In the above linked list, the stack consists of three elements: 10, 20, 30, whose addresses are 100, 200, and 300 respectively.

Note that in the above image, the second node’s address is assigned in the first node’s address field. Similarly, the tail node’s (Last Node) address is assigned to the address field of the second node, and therefore the address field of the tail node is null.

Let us now assume that we are going to push a new node whose value is 40 and the address is 400 to the existing linked list.

inserting an element in stack using linked list

In order to now insert the new node to the linked list, we need to build two links. First, a new link must be built between the new node and the head node as shown below.

inserting an element in stack using linked list

To the new node, we assign the address of the head node to the address field of the new node. Then we break the link between the head and the current head node as depicted below.

inserting an element in stack using linked list

After this, we link the head to the new node and assign the address of the new node to the head.

inserting an element in stack using linked list

This is how we perform push() in a linked list.

Deleting An Element From Stack

Here, we need to first delete the link between the head and the new node.

deletion operation in stack using linked list

Then we build the link between the head and the second node and assign the second node’s address to the head.

deletion operation in stack using linked list

Now the memory allocated to the new node can be deleted. And with the established link, the second node now becomes the head node.

deletion operation in stack using linked list

Explanation Of Queue Using Linked List C++ Program

In a nutshell, the program defines the necessary structure, class, and functions so as to perform the three important implementations we’ve learned in this article:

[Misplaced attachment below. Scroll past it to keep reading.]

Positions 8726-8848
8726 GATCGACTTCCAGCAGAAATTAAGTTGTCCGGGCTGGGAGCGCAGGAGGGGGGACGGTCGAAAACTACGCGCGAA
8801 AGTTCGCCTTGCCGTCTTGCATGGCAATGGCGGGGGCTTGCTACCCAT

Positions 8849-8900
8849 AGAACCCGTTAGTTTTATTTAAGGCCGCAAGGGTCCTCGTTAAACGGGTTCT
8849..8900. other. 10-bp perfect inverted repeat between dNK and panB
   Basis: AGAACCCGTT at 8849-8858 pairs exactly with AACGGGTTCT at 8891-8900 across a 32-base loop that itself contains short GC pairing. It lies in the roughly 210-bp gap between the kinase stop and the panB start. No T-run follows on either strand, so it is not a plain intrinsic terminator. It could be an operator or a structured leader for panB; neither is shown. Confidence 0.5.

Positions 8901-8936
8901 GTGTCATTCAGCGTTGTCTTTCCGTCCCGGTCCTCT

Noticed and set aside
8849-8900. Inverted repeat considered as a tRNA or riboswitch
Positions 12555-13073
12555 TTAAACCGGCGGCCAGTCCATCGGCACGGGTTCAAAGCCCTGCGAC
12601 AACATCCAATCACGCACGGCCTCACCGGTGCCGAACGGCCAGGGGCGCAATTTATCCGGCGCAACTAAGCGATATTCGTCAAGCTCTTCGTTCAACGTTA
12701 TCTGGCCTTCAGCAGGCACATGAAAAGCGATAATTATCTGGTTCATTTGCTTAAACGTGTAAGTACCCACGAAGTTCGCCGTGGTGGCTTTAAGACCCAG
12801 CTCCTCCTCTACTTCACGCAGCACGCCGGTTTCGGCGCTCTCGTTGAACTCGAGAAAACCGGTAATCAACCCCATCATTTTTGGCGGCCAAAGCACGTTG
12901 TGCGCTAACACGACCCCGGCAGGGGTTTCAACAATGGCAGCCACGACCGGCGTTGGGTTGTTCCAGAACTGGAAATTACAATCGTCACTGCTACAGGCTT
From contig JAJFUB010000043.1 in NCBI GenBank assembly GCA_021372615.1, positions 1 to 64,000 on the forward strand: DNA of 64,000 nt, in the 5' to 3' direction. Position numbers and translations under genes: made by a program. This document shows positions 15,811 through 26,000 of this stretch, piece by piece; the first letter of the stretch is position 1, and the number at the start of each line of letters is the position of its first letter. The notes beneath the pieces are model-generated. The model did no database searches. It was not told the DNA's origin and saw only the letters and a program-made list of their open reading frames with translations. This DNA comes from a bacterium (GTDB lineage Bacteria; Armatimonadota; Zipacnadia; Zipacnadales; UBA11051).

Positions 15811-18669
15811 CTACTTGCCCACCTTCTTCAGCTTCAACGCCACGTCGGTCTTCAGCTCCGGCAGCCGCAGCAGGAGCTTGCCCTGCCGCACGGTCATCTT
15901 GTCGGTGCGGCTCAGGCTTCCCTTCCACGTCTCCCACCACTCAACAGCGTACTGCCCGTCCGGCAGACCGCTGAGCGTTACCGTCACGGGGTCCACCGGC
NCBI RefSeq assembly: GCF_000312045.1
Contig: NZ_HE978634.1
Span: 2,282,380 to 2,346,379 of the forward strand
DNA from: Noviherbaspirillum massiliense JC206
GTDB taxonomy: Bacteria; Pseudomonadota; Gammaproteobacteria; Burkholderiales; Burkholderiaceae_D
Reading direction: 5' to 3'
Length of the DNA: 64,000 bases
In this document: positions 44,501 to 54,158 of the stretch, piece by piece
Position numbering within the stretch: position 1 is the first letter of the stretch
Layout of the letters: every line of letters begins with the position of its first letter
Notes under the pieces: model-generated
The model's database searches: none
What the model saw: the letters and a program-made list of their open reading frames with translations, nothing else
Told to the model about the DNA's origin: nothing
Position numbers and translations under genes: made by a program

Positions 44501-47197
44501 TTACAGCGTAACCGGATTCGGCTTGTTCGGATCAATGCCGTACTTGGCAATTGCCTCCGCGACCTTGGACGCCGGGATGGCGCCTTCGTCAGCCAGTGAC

•  push()
  •  pop()
  • ShowTop()

So, we start by defining a structure called Node. This is where we initialize the integer datatype data and the node datatype *next. They would act as the containers that hold the value you push and its corresponding address respectively.

Next, we define a class called Stack, wherein under private access we are declaring a node datatype called *Top, which as a global variable has been initialized as NULL. Then in public access we declare the functions such as isEmpty(), push(), pop(), and ShowTop().

Then we define each of the functions.

In the push function, whatever element you enter would be stored in the top node. Following this, we define the isEmpty function. The role of this function is to let you know that the stack is empty once you’ve popped all nodes or are inserting the head node.

With the pop function, you would be able to pop the top-most node. Then finally, with the ShowTop function, you can see which value exists at the topmost node or the head node.

In order to access all these functions under one hub, we then define a switch statement. Choice 1 let you push an element, choice 2 let you pop an element, and choice 3 lets you view the topmost element of the linked list.

I hope this explains the code well. In case you have any doubts, feel free to drop them in the comments. Until then, keep geeking!